My mom and dad bravely hosted Easter at their house this weekend and my grandparents, all of my sisters, and our families were present including four young kids and two crazy dogs in my parents' cozy little house. After lunch we were all sitting in the living room enjoying coffee, dessert, and conversation. My grandmother, after watching the kids playing for a minute, looked at my mom and said, "Leslie, do you remember when you all used to spend the weekends at our house when the kids were small and I would have to go to bed at 7:00pm?" We started discussing this and realized that my dad has become very similar in that, when the family is all together, he will often turn in early or disappear to his room or in a book. He made the comment that, where he loves time with his family, at times it really drains him physically and he feels an urgent need to rest or be alone. He even took it further and said that, to him, alone time almost feels like a medicine. Once he's had it, even just a few minutes, he feels better able to face the world again. When he said this, it resonated with me so much, and I realized that I often feel this way as well but I've never been able to figure out why.
I've always loved going to church. I even look forward to it, but it never fails that, by the time I get home, I feel like, if I don't get a nap, I might die. Why is that? In college, always living with roommates and constantly around friends/classmates, I discovered how therapeutic running was for me, not just the physical component of it, but the alone time. And later, as an elementary school teacher, by the time my conference period came around, when other teachers were in each other's classrooms socializing, I would be locked in my classroom, with the lights low, and soft music playing just soaking in the quiet. But it's never been so apparent as it has since becoming a mom. I am the mom at the gym who, after dropping my kids off in the childcare center, will often just go outside and walk by myself or sit on the couches in the locker room at the end of my workout to get every ounce of my two-hour childcare included in my membership. And I've had so many guilt-filled moments where I've thought, "If my kids don't take a nap or go to bed soon, I feel like I might self-combust!" I've even gotten angry at times when they've refused to sleep at their designated times. I love my kids so much and I love spending time with them more than anyone besides my husband. I have friends whose kids nap with them, sleep with them, and are by their sides 24/7 and I honestly feel like I couldn't survive as a mother if I operated that way long term (although there have been so many times I've wished I could). As a mom who breastfeeds, I do believe those first few months with baby are extremely important for bonding and establishing supply and we do co-sleep in those pivotal months, but beyond 3-4 months, my babies are in their own beds in their own rooms. And I've often felt so selfish in comparison to my other mom friends. I chalked it up to the fact that I was single and childless for the first 30 years of my life so I just needed to get used to having little people with me and on me all the time. But after that conversation, I realized that it was more than just selfishness (although that can definitely contribute and make it way bigger of a thing if I'm not careful), it is also the way I was wired.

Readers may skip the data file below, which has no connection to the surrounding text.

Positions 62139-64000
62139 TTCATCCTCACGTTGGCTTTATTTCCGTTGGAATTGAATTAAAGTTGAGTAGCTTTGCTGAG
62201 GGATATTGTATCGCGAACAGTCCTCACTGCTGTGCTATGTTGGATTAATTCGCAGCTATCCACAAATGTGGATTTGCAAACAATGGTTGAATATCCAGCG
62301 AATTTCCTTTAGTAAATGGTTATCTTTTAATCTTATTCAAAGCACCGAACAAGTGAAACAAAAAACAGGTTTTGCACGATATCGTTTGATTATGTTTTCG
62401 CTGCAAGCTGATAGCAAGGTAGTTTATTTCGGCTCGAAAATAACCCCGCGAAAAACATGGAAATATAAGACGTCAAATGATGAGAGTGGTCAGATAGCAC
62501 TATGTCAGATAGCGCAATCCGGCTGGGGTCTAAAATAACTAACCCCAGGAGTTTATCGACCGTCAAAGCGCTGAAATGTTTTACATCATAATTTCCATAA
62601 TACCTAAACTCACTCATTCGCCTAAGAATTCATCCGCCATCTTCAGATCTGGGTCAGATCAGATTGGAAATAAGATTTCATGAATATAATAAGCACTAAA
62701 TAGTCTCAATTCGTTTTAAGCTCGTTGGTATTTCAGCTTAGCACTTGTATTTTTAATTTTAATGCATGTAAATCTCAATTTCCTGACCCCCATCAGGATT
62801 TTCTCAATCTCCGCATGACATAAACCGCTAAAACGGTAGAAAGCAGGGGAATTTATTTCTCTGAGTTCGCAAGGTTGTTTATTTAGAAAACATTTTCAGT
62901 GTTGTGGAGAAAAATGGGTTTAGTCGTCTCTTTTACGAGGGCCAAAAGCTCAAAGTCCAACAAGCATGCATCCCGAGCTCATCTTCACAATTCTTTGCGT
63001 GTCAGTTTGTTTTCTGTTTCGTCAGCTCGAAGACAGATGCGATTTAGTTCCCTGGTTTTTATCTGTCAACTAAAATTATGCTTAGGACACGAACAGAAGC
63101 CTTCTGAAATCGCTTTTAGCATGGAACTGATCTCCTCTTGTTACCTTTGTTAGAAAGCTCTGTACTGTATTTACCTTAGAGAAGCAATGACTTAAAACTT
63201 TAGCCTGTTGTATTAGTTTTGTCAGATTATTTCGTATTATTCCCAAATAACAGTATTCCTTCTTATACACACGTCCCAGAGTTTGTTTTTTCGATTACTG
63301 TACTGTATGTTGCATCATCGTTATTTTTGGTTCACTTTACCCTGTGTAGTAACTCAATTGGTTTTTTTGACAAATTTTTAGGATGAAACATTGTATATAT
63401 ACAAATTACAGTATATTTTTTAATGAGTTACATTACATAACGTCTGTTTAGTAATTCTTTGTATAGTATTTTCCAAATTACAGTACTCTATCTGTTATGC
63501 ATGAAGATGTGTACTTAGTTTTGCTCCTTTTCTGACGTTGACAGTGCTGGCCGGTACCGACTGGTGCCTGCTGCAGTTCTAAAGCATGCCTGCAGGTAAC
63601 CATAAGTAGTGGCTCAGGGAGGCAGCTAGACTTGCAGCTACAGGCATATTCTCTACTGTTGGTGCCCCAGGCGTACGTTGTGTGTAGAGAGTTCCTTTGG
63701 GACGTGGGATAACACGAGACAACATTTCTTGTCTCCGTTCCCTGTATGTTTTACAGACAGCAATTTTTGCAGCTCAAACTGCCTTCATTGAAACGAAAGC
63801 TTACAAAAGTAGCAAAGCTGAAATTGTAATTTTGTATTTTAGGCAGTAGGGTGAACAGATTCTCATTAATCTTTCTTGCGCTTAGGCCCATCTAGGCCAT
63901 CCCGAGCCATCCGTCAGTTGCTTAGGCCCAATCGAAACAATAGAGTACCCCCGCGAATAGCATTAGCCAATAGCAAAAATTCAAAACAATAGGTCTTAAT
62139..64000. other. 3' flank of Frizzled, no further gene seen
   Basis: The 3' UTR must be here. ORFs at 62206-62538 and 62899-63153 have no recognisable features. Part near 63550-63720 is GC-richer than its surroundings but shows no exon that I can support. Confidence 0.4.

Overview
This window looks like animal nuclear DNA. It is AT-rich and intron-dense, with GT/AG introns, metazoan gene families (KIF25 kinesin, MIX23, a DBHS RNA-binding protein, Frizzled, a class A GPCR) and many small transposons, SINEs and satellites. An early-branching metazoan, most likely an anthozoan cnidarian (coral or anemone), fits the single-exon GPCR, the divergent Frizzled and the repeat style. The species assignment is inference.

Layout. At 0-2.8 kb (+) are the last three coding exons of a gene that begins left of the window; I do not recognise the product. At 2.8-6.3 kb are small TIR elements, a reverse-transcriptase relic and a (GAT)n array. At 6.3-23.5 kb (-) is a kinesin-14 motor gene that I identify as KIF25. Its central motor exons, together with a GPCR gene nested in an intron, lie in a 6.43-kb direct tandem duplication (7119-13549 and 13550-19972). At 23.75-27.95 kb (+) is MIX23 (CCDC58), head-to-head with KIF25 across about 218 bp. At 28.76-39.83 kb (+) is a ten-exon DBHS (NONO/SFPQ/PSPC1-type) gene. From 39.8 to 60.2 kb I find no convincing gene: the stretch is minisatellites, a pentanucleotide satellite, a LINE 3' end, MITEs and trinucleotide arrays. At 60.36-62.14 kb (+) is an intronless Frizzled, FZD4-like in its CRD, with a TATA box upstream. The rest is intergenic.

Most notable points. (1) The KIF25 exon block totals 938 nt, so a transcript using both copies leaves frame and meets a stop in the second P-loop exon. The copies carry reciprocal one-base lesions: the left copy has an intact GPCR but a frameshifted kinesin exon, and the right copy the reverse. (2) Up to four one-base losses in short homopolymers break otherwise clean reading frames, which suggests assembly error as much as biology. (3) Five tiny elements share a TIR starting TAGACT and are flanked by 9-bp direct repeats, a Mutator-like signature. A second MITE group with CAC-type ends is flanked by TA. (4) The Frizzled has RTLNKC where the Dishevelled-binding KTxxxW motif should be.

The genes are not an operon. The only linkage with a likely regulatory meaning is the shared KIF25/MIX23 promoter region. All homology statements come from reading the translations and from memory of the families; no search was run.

I went home and googled "motherhood and introvert" and came across countless articles that I could've written myself. Moms describing how they couldn't understand why they lived for nap and bed time when other mothers were describing how they couldn't wait for their kids to wake up and spend time with them. One mom said that she even saw a therapist who, mid-conversation, put her pen down and said, "Sweetie, there's nothing wrong with you. You're just an introvert. You NEED alone time just like you need food and water."
I've had a hard time putting the "introvert" label on myself because of how I love people and social interaction. I'm often wanting to get together with friends and have other families over. But, in my research, I realized that not all introverts have social aversions, but it is in those social interactions that they expend so much energy getting to know or interacting with others. When my boys are awake, I'm often trying to engage with them, teach them and include them in the things I'm doing, and, where I enjoy these interactions and find them extremely important, it can be exhausting to me, and there comes a point in my day where I just need a minute (or an hour) alone. I have found a way of coping by requiring a "quiet time" during our day. Even if my 3-year-old isn't acting sleepy, he still has an hour during the day where he reads books or plays quietly in his room. I've often felt guilty about this, thinking that if I was a good mom, I would want them with me all the time. But it's in my alone time that I'm able to be a good mom. I'm thankful for what I've learned because I feel like I can start extending more grace to myself as I continue to learn how to navigate the constant demands of motherhood with my true need for solitude.
What about you? What are some ways you've learned to cope as a mother and an introvert? Do you have a gauge for determining when you need it the most? Have you pre-scheduled it in to your day or week? I'm open to all suggestions as I'm figuring all of this out.